Mental Health and Wellness of College Students – Recognize the signs and know when to seek help
ISO Customer Care | Jun 29, 2021 Health
The College Health and Wellness Climate
The process of transitioning to college is a difficult journey. You are thrown into a new world of independence, learning how to balance the liberties it brings as well as the responsibilities. Every student will learn and grow at their own rate. Some people flourish in their first week at college, while for others it may take a year or two before they fully feel comfortable. This transition period is bound to have its up and downs, which can lead to stress and exhaustion. The Healthy Minds Study found that around the midpoint of a semester, 75% of college students agree, to some extent, that they need help for an emotional or mental health problem.
This adjustment period is especially tough for international students as they are also learning to acclimate themselves to a new country and culture in addition to the new community at their chosen school. There is a learning curve with practically everything – from travel, to food, to casual conversation. While the transition to studying in the United States is exciting, the challenges can be consuming.
What’s important to remember is that no college student is alone. Even if you have traveled halfway around the world and are still becoming comfortable with English, there is a community for you and a whole staff at your college there to help you. This is ISO’s guide to understanding the mental health climate amongst college students, as well as resources available for you.
Your school’s mental health clinic is one of the first resources to utilize. You can visit your counseling center or check your school website for more information.
Many on-campus counselor centers offer individual or group counseling, wellness, and stress management workshops, or can assist you with referrals to long-term services. These onsite services are typically provided at a low cost or no cost to you as a student. There are also many other accessible resources at your hands. Read our guide here for a more detailed list of resources.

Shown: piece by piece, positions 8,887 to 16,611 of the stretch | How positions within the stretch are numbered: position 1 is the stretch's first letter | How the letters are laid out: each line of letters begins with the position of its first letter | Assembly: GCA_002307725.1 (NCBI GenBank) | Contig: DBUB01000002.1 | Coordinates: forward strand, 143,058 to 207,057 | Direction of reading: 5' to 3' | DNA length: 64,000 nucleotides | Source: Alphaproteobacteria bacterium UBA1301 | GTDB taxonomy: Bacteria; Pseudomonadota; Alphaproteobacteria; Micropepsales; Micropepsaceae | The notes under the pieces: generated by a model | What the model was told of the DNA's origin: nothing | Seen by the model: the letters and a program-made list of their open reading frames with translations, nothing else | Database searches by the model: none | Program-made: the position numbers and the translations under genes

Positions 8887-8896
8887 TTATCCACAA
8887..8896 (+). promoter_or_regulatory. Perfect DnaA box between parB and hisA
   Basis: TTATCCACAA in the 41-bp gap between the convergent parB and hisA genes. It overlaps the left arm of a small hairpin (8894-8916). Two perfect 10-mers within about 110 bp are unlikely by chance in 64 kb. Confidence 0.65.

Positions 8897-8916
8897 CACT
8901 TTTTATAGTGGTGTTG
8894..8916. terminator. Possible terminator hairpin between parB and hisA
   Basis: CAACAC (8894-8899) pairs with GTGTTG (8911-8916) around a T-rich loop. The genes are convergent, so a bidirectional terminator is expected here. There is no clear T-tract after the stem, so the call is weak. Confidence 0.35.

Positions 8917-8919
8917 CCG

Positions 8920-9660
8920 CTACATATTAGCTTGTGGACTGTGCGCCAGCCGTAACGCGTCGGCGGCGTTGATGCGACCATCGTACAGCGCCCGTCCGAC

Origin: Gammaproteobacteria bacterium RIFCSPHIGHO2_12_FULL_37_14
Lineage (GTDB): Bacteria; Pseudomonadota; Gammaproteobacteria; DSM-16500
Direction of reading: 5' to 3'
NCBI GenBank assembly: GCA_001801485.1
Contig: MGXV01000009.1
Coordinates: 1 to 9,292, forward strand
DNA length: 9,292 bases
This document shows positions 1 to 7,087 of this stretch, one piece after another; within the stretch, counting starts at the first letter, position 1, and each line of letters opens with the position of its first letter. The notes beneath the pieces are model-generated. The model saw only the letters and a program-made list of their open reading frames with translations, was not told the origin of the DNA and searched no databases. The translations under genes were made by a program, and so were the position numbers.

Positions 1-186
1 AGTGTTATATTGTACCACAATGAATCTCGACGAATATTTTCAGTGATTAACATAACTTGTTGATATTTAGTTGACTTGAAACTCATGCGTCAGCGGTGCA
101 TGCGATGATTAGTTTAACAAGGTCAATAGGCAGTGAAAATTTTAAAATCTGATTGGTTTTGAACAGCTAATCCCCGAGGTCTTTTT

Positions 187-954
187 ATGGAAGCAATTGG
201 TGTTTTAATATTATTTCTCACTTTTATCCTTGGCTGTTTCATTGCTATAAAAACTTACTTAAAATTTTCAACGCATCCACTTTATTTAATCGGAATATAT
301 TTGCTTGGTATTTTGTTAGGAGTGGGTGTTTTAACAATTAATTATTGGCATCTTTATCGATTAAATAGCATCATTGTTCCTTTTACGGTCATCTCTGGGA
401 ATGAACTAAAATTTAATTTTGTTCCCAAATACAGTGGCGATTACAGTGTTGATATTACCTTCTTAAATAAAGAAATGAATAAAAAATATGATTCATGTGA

For immediate help, contact the crisis hotlines below:
Crisis Text Line – texting “Hello” to 741741 will connect you to a crisis counselor who provides 24/7 support and information for anyone
Disaster Distress Helpline – a call or text to 1(800)-985-5990 will provide you free, multilingual help for anyone experiencing emotional distress
National Suicide Prevention Hotline – available via phone call or through web chat, connects people to nearby crisis centers and provides counseling or mental health referrals
If you are in a life-threatening situation, seek medical attention immediately. For other additional resources nationwide, including information on finding a health care provider or treatment, click here.
Psychology instructor at Harvard Medical School, Stephanie Pinder-Amaker, notes how “the college years, developmentally, happen to coincide with the peak period of onset of all psychiatric illnesses. College presents… sort of a perfect storm.” In teenagers and young adults, stress can cause headaches, neck strain, depression and anxiety. There can be trouble sleeping or maintaining a healthy appetite.
When a student is feeling depressed or anxious, it is extremely common for their overall function to be affected. Whether it is shown through social interactions or an individual’s academic performance, mental health issues can diminish the success of a student.
According to The Healthy Minds study, 1-in-5 students have had emotional or mental difficulties negatively affect academic performance for at least 6 days in approximately a month-long span. We at ISO want to make sure you are comfortable and knowledgeable about how and where to access support during such times.
Know The Signs